Recent changes to the Foreign Investment Review Framework

The Government has announced significant temporary changes to Australia’s foreign investment review framework. These changes are aimed at protecting Australia’s national interest, in response to the evolving economic implications arising from the spread of COVID-19.

Monetary thresholds reduced to zero

All foreign investments made on or after 10:30pm (AEST) on 29 March 2020 which are subject to the Foreign Acquisitions and Takeovers Act 1975 (Act), will now require approval from the Foreign Investment Review Board (FIRB), regardless of the value of the transaction.

This change is achieved by reducing the monetary screening threshold to $0 for all foreign investments that fall under the Act. Whilst this had already been the case for foreign government investors, the zero threshold now also applies to all private foreign investors (regardless of whether the investor is from a country which previously qualified for a higher treaty threshold).

It should be noted that the changes to the monetary thresholds do not apply to agreements which had been entered into before 10:30pm (AEST) on 29 March 2020, including where the acquisition has not yet occurred (and regardless of whether there are unmet conditions).

Extension of review time

In addition, FIRB will now have up to 6 months (instead of 30 days) to review applications. This extension also applies to all investment applications which have been lodged prior to 29 March 2020 and which have not yet been approved. FIRB will not be seeking to extend all applications, and has emphasised that the additional review period will not result in each application taking the full 6 months before a decision is made.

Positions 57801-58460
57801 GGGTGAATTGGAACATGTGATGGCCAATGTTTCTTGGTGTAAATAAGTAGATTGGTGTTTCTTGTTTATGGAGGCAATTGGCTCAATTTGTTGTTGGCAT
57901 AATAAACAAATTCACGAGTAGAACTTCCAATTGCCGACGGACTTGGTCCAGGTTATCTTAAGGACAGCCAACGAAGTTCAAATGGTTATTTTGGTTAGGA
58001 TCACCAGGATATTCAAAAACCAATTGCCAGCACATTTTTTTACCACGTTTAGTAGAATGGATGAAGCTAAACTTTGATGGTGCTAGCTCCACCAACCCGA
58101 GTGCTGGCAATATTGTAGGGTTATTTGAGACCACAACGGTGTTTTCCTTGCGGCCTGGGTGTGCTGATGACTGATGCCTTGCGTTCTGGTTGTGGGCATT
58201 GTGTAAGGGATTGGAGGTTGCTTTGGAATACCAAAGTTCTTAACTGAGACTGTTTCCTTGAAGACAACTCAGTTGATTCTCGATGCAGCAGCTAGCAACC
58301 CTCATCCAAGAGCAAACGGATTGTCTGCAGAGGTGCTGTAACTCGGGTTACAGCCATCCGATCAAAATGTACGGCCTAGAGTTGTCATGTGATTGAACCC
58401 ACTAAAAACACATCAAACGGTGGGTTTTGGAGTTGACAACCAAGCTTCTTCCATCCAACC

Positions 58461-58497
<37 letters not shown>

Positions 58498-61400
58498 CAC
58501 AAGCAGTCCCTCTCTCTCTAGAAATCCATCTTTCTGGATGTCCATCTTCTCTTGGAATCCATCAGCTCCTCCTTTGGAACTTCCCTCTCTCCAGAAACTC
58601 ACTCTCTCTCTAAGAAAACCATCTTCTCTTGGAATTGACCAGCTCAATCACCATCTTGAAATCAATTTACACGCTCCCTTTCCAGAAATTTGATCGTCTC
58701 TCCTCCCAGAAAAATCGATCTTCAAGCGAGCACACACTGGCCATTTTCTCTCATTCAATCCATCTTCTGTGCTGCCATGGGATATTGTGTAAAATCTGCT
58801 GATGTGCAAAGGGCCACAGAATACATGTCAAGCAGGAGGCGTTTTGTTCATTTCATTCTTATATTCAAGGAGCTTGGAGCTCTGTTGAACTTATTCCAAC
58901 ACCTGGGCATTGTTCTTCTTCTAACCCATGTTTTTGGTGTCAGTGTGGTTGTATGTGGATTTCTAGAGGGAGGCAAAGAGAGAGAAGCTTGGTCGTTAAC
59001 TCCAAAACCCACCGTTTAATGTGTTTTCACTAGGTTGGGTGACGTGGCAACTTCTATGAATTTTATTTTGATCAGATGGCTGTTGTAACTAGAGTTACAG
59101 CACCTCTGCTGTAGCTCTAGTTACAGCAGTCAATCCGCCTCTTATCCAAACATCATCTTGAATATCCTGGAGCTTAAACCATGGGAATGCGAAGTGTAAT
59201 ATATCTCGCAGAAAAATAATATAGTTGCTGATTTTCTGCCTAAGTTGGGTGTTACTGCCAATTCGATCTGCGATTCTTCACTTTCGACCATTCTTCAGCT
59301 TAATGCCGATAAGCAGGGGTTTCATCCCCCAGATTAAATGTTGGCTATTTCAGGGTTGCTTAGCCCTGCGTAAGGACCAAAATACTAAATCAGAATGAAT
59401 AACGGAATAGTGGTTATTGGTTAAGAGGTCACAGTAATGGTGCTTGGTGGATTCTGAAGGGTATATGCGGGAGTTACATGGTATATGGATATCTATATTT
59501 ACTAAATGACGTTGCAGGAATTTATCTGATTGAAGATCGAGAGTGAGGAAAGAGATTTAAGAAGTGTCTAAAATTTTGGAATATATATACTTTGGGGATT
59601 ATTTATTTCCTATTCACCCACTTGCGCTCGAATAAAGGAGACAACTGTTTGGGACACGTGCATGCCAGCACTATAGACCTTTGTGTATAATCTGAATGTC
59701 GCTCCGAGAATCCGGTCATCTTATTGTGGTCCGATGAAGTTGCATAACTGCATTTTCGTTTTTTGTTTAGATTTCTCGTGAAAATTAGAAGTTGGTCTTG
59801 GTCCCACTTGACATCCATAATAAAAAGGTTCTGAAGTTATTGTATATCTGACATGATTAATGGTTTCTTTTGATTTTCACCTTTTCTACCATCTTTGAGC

The Treasurer has stressed that these measures are not designed to stifle foreign investment, stating that ‘Australia continues to welcome foreign investment, which remains vital to our long-term economic success and stability.’ Government will also prioritise urgent applications for investments that protect and support Australian business and Australian jobs.

Implication of the changes

The changes mean that the monetary threshold test under the Act will be met in relation to all acquisitions in entities, businesses or land. The changes however do not impact on the meaning of significant or notifiable actions under the Act, and the relevant conditions (including the percentage thresholds) for these actions must still be met before a transaction falls within FIRB’s remit.

For example, under the new regime, the following acquisitions by a private foreign investor may proceed without FIRB approval:

  • acquisitions of an interest of less than 20% in an Australian entity that is not an Australian land entity and does not operate a business that is subject to a specific lower threshold;
  • acquisition of an interest of less than 10% in an agribusiness or a listed Australian land entity; and
  • acquisition of an interest of less than 5% in an unlisted Australian land entity or in a company, unit trust or business that wholly or partly carries on an Australian media business.

To assist in prioritising existing applications, FIRB has requested that applicants advise FIRB if an application has commercial imperatives or broader economic impacts, which warrants its prioritisation.

Further, FIRB has announced that it will consider refunding an applicant’s fees if the applicant decides to delay or defer an investment – and withdraw their application – having regard to the economic conditions associated with the COVID-19 pandemic.

Failure to comply with the Act may result in a disposal order, civil penalty orders and/or criminal prosecutions.

The team at Addisons is available to assist you with navigating these changes.


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